Motherhood Interrupted.

I remember the morning Sam and the boys were found as if it was yesterday. Not the month and the year, had to look them up, but the feeling. I’d just made a cup of tea and logged onto facebook and a DM from a campaigning friend said they’d found them. I sat on my sofa and cried like I was her sister or best friend or the mother of a child the same age who would die of a broken heart if the state stole my son.

Four years. Now. Since Sam’s boys were ripped, literally, from her arms.

Four years passes in a heartbeat if you’re raising a kid. One minute, they are pulling at your apron strings, the next, they are yelling at you to leave their room and knock the next time. Occasionally, in maudlin moments, you yearn for the younger less judgey stage but mostly you’re making lunches and checking schoolbags and filling in endless forms to make sure they don’t miss any opportunity that might make their lives easier. Mothering truly is the most mundane of vocations and yet, there isn’t one of us who would give it up for a bigger house or car or pay check. Sam’s missed all that banality and all the beautiful moments that come between the drudgery.

In an instant, her role as full time mother was shelved by one signature on one court form by one judge behind one closed door.

If she hadn’t taken her boys and fled, then Sam’s story would have slipped completely under the radar of a system that does not allow public access to, or scrutiny of, its decisions. Instead, she’s become a poster child for a movement that is desperate to highlight the injustices inflicted on children, and by inference, their parents, in Family Court. To all those mothers who have been silenced, Sam’s story serves as a beacon of light. She speaks their truth because they are not allowed to.

Because I have a boy the same age as one of Sam’s, and because I spent a decade in family law courts, I often wonder what might have been. More than once my own lawyers accused me of ‘sailing too close to the wind’. By that they meant speaking about my cra cra ex in a way that wasn’t kind and conciliatory and ‘child focused’. ‘It’s all child focused,’ I’d yell at a succession of placid, non boat rocking types. ‘When they realise how fucking nuts he is then they will focus on protecting my child from him.’ And they did, in the end, by which time I was representing myself and had learned how to walk, talk and think like them. But that’s not why I held onto my kid. It was mostly good luck.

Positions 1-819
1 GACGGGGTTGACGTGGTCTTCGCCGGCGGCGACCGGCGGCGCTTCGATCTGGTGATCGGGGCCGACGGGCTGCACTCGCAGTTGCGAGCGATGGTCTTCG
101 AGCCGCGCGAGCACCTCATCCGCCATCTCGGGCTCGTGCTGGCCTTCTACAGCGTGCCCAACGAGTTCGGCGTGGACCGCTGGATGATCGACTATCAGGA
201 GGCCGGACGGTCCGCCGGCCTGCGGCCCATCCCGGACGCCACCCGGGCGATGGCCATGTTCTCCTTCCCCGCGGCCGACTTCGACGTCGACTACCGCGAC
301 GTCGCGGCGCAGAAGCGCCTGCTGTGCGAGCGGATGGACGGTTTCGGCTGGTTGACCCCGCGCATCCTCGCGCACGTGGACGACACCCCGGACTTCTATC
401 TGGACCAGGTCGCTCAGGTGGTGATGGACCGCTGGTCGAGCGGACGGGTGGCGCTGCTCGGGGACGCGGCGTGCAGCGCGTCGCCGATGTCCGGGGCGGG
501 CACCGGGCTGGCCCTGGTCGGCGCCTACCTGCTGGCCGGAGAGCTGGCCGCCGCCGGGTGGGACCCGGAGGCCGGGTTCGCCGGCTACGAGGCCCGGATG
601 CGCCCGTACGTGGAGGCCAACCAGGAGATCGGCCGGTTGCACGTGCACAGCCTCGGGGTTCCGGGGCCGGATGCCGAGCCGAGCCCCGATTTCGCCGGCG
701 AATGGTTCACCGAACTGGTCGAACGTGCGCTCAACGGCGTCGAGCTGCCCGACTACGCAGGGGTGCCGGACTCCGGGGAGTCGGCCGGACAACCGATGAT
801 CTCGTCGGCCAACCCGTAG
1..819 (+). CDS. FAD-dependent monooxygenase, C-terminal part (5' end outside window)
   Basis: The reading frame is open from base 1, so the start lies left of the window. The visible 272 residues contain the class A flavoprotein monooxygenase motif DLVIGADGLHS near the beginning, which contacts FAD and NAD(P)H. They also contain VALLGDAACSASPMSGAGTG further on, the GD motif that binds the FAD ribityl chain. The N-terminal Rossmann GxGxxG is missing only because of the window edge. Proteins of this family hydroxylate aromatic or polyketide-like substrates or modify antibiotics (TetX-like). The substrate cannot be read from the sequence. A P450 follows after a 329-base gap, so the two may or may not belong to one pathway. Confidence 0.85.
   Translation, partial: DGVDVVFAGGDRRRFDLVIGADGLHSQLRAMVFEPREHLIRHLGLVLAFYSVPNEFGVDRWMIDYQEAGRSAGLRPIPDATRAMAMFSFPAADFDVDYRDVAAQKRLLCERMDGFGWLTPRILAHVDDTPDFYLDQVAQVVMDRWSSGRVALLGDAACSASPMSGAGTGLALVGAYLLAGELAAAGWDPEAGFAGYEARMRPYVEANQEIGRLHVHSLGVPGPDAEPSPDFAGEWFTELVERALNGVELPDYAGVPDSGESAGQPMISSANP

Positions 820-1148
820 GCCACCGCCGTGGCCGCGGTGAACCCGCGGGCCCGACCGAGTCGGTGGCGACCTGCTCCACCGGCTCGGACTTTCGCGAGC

I had a judge who was willing to believe me when I told him my ex posed a clear and present danger to my child. Not until he’d believed everybody else in the room, twice, and not until everybody involved had made their school fees on the back of my son’s vulnerability, but in the end, he believed me and his decision to believe me enabled me to protect my boy.

I can’t say why Sam’s original judge didn’t believe her. I can say no subsequent judgement was going to go in her favour because nobody was going to call out one of their own in a closed system. And nobody has. Even though Sam has continued to provide fresh evidence in support of her version of events and despite never having been charged with any crime, Sam has been completely removed from her boys’ lives.

In those intervening years Sam has built a very credible campaign around her family’s story and the greater issue of child sex abuse. She runs a website and a youtube channel, has written a novel and become a public speaker. Her name is synonymous with injustice in Family Law. If she was selling cupcakes, instead of exposing paedophile rings, she’d be getting start up grants and her bio in the local paper. Instead, she gets cyber stalked by her ex, harassed on social media and slandered by an establishment that must render her a liar or face the truth of their own deep dysfunction.

Yet, somehow, every day, she gets up and gets on with her life’s purpose, raising awareness of her children’s situation in the hope that somebody, somewhere, is brave enough to come forward and corroborate what her children have told her and the G.P. and social work and the police. And someday, someone will.

In the meantime, I salute the one woman army that is Samantha Baldwin as the sun sets on her fourth year without her boys. Faith moves mountains and Sam will not lose faith in her sons returning until they have returned. And I look forward to a time in a future not to distant when Sam has all but retired from public life to be the hands on mother she’s never stopped being.

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